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United States v. Scaife

United States District Court, E.D. Virginia, Richmond Division

February 21, 2014



ROBERT E. PAYNE, Senior District Judge.

Timothy Lee Scaife, a federal inmate proceeding pro se, submitted this motion under 28 U.S.C. § 2255 to vacate, set aside, or correct his sentence ("§ 2255 Motion"). (ECF No. 45.) In his § 2255 Motion, Scaife argues entitlement to relief upon the following claims of ineffective assistance of trial counsel:[1]

Claim One: Counsel failed to challenge the sufficiency of the arrest warrant. (§ 2255 Mot. 3.)
Claim Two Counsel failed to move to suppress illegally obtained evidence from Scaife's house. (Id.)
Claim Three: Counsel failed to investigate whether the search violated Scaife's Fourth Amendment[2] rights because no federal search warrant existed.[3] (Id.)
Claim Four: Counsel failed to raise a Double Jeopardy[4] challenge to Scaife's federal charges. (Id.)
Claim Five: Counsel "prematurely with[drew] career offender objection prior to obtaining the defendant's state prior convictions; therefore, allowing the government to use a[n] improper State prior conviction to sentence defendant as a career offender." (§ 2255 Mot. 14 (spelling corrected)).[5]

Thereafter, Scaife filed two supplemental pleadings. In his First Supplemental Brief (ECF No. 47-1), [6] Scaife adds the following claim:

Claim Six: Appellate counsel rendered ineffective assistance by failing to raise on appeal Fourth Amendment issues, a challenge to the application of sentencing factors, and claims of ineffective assistance of trial counsel. (First Supp'l Br. 2.)

In his Second Supplemental Brief (ECF No. 48-1), Scaife adds the following claims:[7]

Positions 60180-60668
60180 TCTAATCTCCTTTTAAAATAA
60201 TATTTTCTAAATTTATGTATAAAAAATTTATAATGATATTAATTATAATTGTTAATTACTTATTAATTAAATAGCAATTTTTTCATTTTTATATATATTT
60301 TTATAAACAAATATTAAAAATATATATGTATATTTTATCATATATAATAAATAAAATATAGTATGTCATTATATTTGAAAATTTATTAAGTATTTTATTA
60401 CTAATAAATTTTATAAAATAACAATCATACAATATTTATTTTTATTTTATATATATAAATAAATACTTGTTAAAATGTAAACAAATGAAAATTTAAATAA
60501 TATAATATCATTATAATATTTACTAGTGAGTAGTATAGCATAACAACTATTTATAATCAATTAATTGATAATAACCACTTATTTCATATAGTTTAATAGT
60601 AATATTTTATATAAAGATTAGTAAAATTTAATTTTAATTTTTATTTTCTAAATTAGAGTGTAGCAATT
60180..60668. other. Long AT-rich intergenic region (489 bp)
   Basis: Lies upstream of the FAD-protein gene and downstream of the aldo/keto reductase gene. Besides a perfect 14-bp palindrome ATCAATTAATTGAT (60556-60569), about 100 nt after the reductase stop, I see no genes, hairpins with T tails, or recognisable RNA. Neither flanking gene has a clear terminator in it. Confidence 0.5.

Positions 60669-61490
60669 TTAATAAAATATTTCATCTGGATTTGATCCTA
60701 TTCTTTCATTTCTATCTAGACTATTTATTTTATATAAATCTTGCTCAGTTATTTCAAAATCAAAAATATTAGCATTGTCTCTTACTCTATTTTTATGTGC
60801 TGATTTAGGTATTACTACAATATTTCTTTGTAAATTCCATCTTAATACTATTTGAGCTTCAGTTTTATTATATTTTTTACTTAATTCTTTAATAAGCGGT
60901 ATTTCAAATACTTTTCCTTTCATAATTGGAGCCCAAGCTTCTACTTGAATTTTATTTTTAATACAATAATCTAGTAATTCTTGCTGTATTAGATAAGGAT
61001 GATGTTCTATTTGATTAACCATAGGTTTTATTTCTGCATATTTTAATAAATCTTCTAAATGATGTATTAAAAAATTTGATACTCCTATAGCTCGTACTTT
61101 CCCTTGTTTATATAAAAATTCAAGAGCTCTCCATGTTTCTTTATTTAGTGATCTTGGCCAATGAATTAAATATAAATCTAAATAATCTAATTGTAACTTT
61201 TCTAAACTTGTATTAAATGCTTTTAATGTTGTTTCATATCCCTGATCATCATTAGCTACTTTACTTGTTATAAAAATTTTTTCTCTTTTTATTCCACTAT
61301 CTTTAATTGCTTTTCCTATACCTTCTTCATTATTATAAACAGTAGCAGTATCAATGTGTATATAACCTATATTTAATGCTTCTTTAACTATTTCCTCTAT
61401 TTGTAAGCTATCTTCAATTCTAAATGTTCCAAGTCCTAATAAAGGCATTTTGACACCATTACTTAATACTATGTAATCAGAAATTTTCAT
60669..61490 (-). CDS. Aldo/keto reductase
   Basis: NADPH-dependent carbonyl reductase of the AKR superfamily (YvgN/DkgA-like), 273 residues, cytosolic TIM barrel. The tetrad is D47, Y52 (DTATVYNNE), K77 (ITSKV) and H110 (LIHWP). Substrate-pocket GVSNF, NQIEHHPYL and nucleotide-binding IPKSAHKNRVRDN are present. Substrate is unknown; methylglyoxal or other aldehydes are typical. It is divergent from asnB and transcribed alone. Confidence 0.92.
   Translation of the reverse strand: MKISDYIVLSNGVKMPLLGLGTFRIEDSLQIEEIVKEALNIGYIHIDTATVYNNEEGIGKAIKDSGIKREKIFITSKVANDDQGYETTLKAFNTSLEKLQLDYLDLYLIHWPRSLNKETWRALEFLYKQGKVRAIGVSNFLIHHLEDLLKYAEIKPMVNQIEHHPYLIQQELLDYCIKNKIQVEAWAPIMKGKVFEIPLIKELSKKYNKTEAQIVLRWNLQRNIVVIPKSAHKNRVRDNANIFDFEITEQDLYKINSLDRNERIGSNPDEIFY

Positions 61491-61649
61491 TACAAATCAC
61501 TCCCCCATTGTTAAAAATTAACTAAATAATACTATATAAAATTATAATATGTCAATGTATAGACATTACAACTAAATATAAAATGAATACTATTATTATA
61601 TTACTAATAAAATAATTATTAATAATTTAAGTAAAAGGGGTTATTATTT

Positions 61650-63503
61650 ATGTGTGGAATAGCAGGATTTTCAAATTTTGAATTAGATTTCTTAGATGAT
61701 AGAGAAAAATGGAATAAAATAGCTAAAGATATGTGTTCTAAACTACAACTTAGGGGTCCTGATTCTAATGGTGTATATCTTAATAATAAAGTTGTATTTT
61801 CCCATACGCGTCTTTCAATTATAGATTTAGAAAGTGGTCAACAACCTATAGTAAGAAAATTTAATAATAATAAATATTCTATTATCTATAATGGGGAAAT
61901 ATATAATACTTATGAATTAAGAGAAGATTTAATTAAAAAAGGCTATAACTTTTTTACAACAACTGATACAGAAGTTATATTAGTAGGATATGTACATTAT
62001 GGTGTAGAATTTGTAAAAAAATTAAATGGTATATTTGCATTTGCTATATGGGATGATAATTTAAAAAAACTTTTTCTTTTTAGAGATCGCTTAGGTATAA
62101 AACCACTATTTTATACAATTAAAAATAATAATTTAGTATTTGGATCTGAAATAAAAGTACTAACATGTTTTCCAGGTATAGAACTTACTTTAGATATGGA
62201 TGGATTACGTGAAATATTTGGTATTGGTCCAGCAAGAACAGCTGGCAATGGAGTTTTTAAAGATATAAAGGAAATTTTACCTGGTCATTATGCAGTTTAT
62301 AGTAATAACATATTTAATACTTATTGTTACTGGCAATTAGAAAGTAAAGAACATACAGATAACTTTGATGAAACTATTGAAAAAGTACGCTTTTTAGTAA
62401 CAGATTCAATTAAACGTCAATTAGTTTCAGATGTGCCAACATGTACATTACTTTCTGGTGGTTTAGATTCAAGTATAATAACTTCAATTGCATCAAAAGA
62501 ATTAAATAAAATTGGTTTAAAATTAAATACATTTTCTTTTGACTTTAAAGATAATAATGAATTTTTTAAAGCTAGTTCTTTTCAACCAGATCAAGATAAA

Claim Seven: Counsel failed to challenge the drug weight based upon the $5500 seized by federal agents which was converted into 200 grams of cocaine base. (Second Supp'1 Br. 1.)
Claim Eight: Counsel lodged no objection to the Government's failure to identify which convictions were used for the career offender classification and for failing "to introduce on the record either the statutes of conviction or the certified copies of [the] convictions." (Second Supp'1 Br. 2.)

The Government filed its responses. (ECF Nos. 52, 62.) Scaife has replied. (ECF No. 66.) The matter is ripe for disposition.


The grand jury charged Scaife in a four count indictment with distributing more than five grams of cocaine base on June 3, 2009 (Count One), distributing more than five grams of cocaine base on June 9, 2009 (Count Two), distributing more than five grams of cocaine base on June 11, 2009 (Count Three), and knowingly possessing with the intent to distribute more than fifty grams of cocaine base on September 28, 2009 (Count Four). (Indictment 1-2, ECF No. 9.) Pursuant to a negotiated plea agreement, Scaife pled guilty to Count One of the Indictment, and the Government dismissed Counts Two, Three, and Four. (Plea Agreement ¶¶ 1, 11, ECF No. 15.)

Scaife "stipulate[d] that the allegations in the Criminal Indictment and the following facts are true and correct and that had the matter gone to trial, the United States could have proven each of them beyond a reasonable doubt." (Statement of Facts 1, ECF No. 16.) Scaife stipulated to the following facts: